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Indonesia budget highlights fuel subsidy challenge

Energy subsidies are set to eat up a huge chunk of the Indonesian budget again next year, the president said on Friday (Aug 15), highlighting the challenge for incoming leader Joko Widodo to reduce the crippling payouts.

JAKARTA: Energy subsidies are set to eat up a huge chunk of the Indonesian budget again next year, the president said on Friday (Aug 15), highlighting the challenge for incoming leader Joko Widodo to reduce the crippling payouts.

At current rates, fuel and electricity subsidies are expected to cost 363.5 trillion rupiah (S$39 billion), up slightly from this year, according to a draft budget for 2015 presented by President Susilo Bambang Yudhoyono.

That is around 18 percent of the budget, with fuel subsidies the main drain on state coffers.

The subsidies are historically a tense political issue in Indonesia, where fuel price hikes to reduce the payouts have been met with massive protests and caused divisions between coalition partners in government. But economists say cutting the subsidies is vital, as they are a major drain on the economy, taking money away from other areas where it is sorely needed.

The subsidies have also been criticised as being poorly targeted, as they give the rich as much of a discount on fuel as the poor. Yudhoyono, who will step down as president in October after serving a maximum of two terms, has made some limited cuts during his tenure but has been criticised for not going nearly far enough.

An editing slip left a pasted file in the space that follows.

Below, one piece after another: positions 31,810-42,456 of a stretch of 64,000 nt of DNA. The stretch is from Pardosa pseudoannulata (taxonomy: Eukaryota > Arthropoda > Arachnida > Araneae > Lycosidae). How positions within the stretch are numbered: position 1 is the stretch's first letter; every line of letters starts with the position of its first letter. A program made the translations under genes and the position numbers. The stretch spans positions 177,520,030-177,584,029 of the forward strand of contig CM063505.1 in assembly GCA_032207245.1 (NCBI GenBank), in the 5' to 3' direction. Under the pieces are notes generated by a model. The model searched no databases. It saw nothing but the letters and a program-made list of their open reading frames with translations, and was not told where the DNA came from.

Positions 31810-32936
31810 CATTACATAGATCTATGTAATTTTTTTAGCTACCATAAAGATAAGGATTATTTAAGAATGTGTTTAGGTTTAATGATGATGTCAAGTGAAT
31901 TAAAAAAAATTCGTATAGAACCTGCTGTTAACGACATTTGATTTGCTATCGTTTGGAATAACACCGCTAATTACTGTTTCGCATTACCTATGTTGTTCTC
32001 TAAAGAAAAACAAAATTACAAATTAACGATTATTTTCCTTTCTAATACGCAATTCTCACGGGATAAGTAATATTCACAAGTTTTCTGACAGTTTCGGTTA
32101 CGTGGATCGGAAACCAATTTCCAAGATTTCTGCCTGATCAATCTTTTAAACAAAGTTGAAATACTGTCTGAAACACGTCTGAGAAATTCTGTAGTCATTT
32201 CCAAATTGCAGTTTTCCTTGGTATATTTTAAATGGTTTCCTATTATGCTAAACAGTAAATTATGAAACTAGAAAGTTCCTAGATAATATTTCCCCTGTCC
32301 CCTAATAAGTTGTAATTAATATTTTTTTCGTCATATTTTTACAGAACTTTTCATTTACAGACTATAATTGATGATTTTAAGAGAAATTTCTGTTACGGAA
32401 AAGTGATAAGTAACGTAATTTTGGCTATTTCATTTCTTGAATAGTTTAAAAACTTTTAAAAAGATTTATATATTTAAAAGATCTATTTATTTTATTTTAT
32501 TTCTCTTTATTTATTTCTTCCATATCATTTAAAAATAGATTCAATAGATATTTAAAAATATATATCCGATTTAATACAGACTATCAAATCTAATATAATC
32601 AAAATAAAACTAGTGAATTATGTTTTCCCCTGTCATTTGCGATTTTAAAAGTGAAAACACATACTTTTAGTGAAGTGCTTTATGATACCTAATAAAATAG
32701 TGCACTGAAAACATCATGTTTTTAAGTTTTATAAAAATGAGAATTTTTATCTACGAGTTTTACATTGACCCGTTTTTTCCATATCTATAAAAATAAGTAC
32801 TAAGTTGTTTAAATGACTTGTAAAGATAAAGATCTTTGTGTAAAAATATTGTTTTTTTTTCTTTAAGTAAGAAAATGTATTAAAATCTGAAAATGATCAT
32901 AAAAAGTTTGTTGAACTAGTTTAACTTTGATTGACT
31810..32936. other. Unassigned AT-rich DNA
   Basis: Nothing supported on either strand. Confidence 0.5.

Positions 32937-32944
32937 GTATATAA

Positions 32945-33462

He called on the next government to divert energy subsidies to the poor. "Moving forward, it is necessary for the government and legislature to understand this," he said, adding they must "take the steps and work together to ensure our subsidies are well targeted and that the amount spent on subsidies is not excessive".

The last time the parliament approved a hike was in 2013, a move that triggered protests around the sprawling archipelago nation.

Yudhoyono said the government forecast growth of 5.6 percent in 2015, while inflation was expected to ease to 4.4 percent and the rupiah would stabilise at 11,900 to the US dollar.

The government allocated around US$10 billion to the public works and transport ministries to give the country's ageing infrastructure a facelift and attract more investment.

The draft 2015 budget must be approved by parliament, and the final version may differ as Yudhoyono has invited president-elect Widodo, who won last month's presidential poll, to incorporate his programmes into it. Widodo, known by his nickname Jokowi, will be inaugurated in October.